Saturday, June 26, 2010

In Memoriam

My sweet Cleo returned to Spirit this morning, leaving a profound silence and absence in our midst.

Thank you, Cleo, for the precious gifts of your grace, beauty, and boundless unconditional love, for the privilege of your company these last 16 1/2 years, and for showing me the way to Love. You live in my heart, forever.
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Sunday, June 20, 2010

A Turn of the Wheel

It would have been so much easier to cancel my Vermont trip. It had begun to look as though I would have to. With my aged cat all of a sudden routinely missing the litter box, I was starting every day of late with a distressing and unpleasant clean up task. The situation wasn't so pleasant for the cats either, of course, which augmented my distress. No way could I leave for 3 1/2 days under these conditions: I couldn't expect someone else to take on this chore. I felt frustrated and desperate--even entertaining thoughts of having to put her down before the convention weekend. My cat was failing, no? Was I just postponing the inevitable? I found all of this hugely stressful, especially alongside a ticking clock: the Conference, my first convention with the American Society of Dowsers, was fast approaching. Everything was paid in full, and no refunds would be forthcoming at this late date. More importantly, I felt destined to be there, but it looked unlikely I would be.

Then it dawned on me: Cleo wasn't peeing all over the place. Just by the litter box. I started brainstorming solutions. What relief I felt when the first one I tried worked. A litter tray designed for dog training turned out to solve--and pinpoint--the problem: trouble getting her hind legs up and over. With this new tray (three higher sides, and a nice low, open, front rim), she could walk right in, do her business, turn around, and walk on out. Hooray! I was thrilled, for both of us. So on to the next hurdle: twice a day meds, and food and water for the old girl every 2-3 hours, for three days running. Hiring their cat sitter, if she could even do it, for all that would blow the budget. I put out a call to my animal-loving friends.

What a production! It took a few days, a lot of organizing, and a village of helpers, but I did it. Thanks to the love and kindness of Phoebe, Brian, Robert, Craig and Orissa, scheduled around the backbone care of Sue, the pet sitter, both cats would get their pills, and even more crucially, Cleo would be kept hydrated--essential to keeping her alive and walking these days--for the duration. I would do what I could from a distance, sending Reiki for good measure. In sum, all would be well. I could go, and with an eased mind to boot.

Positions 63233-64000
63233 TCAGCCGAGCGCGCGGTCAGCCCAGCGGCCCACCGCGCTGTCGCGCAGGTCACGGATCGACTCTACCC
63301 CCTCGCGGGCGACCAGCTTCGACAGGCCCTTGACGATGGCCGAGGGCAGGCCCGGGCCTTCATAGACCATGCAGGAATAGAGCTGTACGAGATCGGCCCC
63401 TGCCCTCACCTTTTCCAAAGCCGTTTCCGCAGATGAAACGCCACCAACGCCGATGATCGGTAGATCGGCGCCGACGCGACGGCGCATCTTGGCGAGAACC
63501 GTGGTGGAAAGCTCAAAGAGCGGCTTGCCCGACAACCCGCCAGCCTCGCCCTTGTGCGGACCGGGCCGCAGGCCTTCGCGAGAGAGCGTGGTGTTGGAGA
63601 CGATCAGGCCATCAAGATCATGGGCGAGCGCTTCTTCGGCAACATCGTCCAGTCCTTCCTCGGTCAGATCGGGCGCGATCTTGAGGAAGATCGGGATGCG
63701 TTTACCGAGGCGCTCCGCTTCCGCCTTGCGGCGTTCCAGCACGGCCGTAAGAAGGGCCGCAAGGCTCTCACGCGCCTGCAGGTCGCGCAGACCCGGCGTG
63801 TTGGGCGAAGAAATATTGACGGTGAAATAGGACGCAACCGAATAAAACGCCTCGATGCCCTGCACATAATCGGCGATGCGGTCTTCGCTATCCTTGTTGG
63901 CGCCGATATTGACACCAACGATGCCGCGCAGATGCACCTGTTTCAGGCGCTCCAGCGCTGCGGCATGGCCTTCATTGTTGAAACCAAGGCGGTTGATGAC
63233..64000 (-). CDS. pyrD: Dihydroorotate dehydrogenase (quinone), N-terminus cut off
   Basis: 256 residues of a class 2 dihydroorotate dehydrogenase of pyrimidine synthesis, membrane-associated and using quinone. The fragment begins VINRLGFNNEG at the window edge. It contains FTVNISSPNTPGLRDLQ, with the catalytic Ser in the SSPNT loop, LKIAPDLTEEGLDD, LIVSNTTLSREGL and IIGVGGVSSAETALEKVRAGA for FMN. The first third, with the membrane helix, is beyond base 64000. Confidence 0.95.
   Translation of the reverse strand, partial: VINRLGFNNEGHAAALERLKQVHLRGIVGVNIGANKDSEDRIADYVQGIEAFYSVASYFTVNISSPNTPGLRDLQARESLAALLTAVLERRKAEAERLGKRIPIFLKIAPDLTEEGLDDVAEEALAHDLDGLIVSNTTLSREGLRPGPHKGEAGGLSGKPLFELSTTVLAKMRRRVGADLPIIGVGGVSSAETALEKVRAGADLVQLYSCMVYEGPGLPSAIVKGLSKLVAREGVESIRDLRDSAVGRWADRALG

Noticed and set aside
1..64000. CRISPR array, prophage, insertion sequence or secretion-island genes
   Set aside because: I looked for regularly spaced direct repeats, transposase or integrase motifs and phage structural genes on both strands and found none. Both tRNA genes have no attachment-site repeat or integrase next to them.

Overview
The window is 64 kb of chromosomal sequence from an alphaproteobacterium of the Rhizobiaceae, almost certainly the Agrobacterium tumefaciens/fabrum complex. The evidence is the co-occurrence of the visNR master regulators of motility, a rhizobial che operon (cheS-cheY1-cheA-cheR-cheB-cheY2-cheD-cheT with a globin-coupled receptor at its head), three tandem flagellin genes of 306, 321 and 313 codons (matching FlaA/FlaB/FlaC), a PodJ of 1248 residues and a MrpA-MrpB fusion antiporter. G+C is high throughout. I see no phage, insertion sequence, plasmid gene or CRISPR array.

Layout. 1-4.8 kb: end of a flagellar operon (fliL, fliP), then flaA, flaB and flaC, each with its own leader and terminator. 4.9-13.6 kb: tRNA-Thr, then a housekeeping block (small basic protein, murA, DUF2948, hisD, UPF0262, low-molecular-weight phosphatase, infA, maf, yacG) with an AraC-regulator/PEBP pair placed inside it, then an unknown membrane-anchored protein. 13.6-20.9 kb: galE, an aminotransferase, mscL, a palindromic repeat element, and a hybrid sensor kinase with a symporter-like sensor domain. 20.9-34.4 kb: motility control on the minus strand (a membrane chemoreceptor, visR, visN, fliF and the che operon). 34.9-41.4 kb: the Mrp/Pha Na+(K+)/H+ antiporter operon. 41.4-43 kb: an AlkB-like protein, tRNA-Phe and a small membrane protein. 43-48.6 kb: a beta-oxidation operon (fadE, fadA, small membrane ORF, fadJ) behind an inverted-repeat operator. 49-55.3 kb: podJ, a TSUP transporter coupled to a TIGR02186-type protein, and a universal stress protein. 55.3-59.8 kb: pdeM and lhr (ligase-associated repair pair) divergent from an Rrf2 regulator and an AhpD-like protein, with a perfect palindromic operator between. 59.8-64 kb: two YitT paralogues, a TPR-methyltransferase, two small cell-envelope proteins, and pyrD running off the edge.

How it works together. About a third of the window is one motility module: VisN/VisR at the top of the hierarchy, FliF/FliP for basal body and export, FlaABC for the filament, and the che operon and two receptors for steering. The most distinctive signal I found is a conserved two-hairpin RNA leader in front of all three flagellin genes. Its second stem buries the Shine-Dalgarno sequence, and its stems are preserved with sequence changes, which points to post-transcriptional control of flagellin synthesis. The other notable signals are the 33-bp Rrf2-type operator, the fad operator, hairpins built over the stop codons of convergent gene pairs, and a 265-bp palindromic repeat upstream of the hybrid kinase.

Thanks to my reaching out to friends, I learned how to make and administer kitty fish broth, which has turned out to be a lifesaver, no exaggeration. Also, hearing of this, Orissa has offered me halibut steaks from a block of fresh fish her son has sent her from Alaska, to poach for Cleo's broth. And beyond the cat world, I stepped body mind and spirit into a significant turn of the wheel in my life's unfolding.

I set the stage for this a couple
of months ago, I suppose. In the midst of what felt like an uncharac-
teristic (for me) limbo, an inert and fallow time, I set an intention, despite having no idea how I would fulfill it: "I'll know my plan for the next 10 years by June 15," I declared. My weekend up North under the generative light of a New Moon was a parade of graces, supplying me with all the foundation stones on which to build that plan. Magnificently so. It's a marvel to me to see how various threads combine and gracefully weave a single turn of Fate.


In her Dancing in the Shadows of the Moon, Machaelle Small Wright ends some sections with a comma where you would expect a period (end of sentence, end of section). A comma because later, sometimes many years later, she would discover that what looked like the end of a moment or story was not the end at all.

I've been feeling lots of commas in my life of late. Ireland was a comma, for example. I don't know what the "more" is with Ireland, only that there is more. The Vermont trip generated a host of commas, and it's exciting to be living into them. It turns out, my chicory encounter was a comma: I learned this weekend how to harvest, roast, and grind its roots for winter coffee brewing!